Originally posted by @Navid A. :

Thank you @Brie Schmidt, appreciate your reply. That makes perfect sense. I just don't know how easily I can obtain a commercial loan with a fairly new LLC. Would this matter to the lender if I'm still putting down 20-25%?

It won't be impossible. I had 3 properties in my name and then started a LLC and bought 7 in one day and the LLC was a few months old. It took a lot of no's from banks but now they have done 23 loans with me

Please be aware that holding a property in an LLC does not provide any actual protection. Maxing out liability insurance and having an umbrella policy provides more protection than an LLC.

@Navid A.

My bank asks me to back the loans .. With that setup, the mortgage, insurance, leases, everything is in the name of the LLC w/ me personally as co-signer on the loan in case the business defaults. I don't know if this is even worth setting up. But I know and have heard that if you want to go from personal -> LLC then you have to redo a mortgage (due on sale clause), also some banks won't approve the quit claim deed as a form of transfer; so it probably behooves you to do it this way first if you are ever planning on it.

But at the end of the day @Anthony Dooley is more or less correct; so just forming an LLC and holding properties in that name serves very little protection ...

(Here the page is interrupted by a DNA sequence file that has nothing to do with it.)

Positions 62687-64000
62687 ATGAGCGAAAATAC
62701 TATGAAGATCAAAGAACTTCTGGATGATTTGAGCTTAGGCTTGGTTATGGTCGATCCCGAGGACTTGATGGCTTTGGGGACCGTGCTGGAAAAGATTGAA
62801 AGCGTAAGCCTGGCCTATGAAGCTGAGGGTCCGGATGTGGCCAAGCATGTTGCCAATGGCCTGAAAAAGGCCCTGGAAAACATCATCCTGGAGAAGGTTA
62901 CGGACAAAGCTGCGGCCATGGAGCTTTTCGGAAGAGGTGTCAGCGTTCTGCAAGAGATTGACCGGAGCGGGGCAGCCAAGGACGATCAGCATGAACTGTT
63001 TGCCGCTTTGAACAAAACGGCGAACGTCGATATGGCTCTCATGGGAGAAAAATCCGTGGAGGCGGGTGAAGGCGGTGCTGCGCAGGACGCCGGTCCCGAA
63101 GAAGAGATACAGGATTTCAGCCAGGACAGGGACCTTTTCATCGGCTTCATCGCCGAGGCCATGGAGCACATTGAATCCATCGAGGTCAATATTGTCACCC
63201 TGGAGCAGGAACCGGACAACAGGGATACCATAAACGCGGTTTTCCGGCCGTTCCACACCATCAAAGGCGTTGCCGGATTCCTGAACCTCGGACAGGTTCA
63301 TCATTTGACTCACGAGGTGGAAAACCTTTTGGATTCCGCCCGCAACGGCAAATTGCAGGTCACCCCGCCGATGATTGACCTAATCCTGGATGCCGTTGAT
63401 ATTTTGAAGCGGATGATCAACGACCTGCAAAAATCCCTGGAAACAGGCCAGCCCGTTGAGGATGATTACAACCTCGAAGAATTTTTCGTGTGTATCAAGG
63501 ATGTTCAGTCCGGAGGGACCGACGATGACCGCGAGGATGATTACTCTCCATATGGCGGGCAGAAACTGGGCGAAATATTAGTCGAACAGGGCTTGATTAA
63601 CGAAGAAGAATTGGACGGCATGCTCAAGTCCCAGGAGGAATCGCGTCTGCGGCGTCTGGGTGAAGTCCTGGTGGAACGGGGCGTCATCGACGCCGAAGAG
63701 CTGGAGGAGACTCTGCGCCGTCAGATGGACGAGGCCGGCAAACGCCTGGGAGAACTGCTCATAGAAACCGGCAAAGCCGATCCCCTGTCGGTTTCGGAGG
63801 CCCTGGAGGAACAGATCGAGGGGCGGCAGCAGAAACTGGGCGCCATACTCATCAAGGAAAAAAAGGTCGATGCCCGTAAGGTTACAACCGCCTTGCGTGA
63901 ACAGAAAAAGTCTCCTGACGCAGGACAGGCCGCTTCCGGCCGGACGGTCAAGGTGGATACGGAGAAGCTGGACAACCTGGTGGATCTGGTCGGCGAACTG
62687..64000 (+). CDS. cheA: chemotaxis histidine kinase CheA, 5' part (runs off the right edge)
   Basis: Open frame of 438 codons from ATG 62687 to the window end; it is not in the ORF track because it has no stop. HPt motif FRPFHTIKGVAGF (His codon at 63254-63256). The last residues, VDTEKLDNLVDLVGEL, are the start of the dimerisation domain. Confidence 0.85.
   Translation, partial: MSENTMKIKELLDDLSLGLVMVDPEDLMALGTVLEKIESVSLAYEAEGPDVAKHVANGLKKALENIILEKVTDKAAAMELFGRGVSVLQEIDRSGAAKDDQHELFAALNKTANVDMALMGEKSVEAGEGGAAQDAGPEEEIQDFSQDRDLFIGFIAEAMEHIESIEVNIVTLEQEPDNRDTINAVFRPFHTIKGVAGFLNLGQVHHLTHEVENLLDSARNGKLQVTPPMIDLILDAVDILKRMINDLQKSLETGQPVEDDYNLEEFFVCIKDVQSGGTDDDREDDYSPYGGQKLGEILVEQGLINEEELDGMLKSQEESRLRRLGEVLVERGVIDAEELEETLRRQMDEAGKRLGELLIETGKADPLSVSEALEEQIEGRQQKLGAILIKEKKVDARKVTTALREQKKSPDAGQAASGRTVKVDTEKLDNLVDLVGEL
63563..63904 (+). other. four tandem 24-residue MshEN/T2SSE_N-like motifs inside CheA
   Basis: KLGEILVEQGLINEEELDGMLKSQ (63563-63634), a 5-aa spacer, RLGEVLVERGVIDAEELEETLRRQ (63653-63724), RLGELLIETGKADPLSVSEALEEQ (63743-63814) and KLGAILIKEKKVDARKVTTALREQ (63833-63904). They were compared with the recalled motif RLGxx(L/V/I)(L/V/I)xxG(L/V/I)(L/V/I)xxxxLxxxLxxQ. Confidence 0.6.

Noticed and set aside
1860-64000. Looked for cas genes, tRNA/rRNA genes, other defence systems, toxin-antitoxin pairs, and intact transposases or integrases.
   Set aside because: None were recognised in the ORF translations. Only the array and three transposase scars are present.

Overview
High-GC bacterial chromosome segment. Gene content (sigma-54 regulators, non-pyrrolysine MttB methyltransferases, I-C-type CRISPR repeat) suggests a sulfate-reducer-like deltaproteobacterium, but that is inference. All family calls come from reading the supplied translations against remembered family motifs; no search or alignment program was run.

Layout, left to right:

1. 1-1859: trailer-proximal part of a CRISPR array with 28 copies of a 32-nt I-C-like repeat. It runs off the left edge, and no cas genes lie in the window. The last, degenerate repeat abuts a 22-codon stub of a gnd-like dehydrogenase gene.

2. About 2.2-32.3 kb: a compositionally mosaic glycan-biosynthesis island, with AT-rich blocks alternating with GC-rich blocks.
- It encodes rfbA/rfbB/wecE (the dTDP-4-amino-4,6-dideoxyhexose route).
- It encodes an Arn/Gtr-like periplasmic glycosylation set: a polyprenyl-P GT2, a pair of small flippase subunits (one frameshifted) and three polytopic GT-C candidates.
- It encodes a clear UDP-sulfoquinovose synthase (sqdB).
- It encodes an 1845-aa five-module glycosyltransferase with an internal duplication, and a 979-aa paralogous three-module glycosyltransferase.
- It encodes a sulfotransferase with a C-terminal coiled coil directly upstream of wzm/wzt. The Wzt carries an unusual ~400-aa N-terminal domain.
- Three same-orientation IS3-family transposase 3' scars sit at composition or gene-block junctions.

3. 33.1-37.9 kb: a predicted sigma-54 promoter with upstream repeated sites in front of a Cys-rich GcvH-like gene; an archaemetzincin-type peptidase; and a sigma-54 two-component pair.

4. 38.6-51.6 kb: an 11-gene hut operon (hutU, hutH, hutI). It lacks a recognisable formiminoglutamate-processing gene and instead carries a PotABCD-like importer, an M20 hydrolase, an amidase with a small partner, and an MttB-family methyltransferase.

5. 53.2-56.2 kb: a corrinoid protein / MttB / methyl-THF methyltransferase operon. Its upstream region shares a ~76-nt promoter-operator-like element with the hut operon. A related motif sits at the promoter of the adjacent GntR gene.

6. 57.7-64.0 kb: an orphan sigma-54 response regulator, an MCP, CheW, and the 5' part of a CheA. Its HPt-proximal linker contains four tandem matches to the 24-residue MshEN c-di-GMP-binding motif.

@Anthony Dooley , this caught me by surprise. Everything I have read and listened to thus far is contrary to your statement. Can you explain this in more detail? I was always told that an umbrella policy wasn't enough for asset protection and that an LLC was the way to go. Just have to make sure to avoid owning anything under your own name. 1 LLC for flips, 1 for buy and hold, and 1 for operations.

@Navid A. I learned this in a real estate seminar from an attorney on the subject of asset protection. Even if your property is held in an LLC, you own the LLC. So, if you kill someone in a drunk driving accident, get sued, and lose, all of your assets are at risk including your LLCs because they are owned by you. Holding property in an irrevocable trust is safer and holding property inside an LLC that is owned by the trust is better. The amount of layers would be determined by your net worth. If you are broke, then you don't need any of this. Having insurance is the first layer of protection with a maxed out liability policy. You don't need $1million in coverage if your net worth is only $100K. An umbrella policy was designed to protect your assets once you have some. I suggest you talk to an estate planning attorney to see what is best for you at this point in your wealth building, but be knowledgeable and don't get sold products you don't need.

Originally posted by @Navid A. :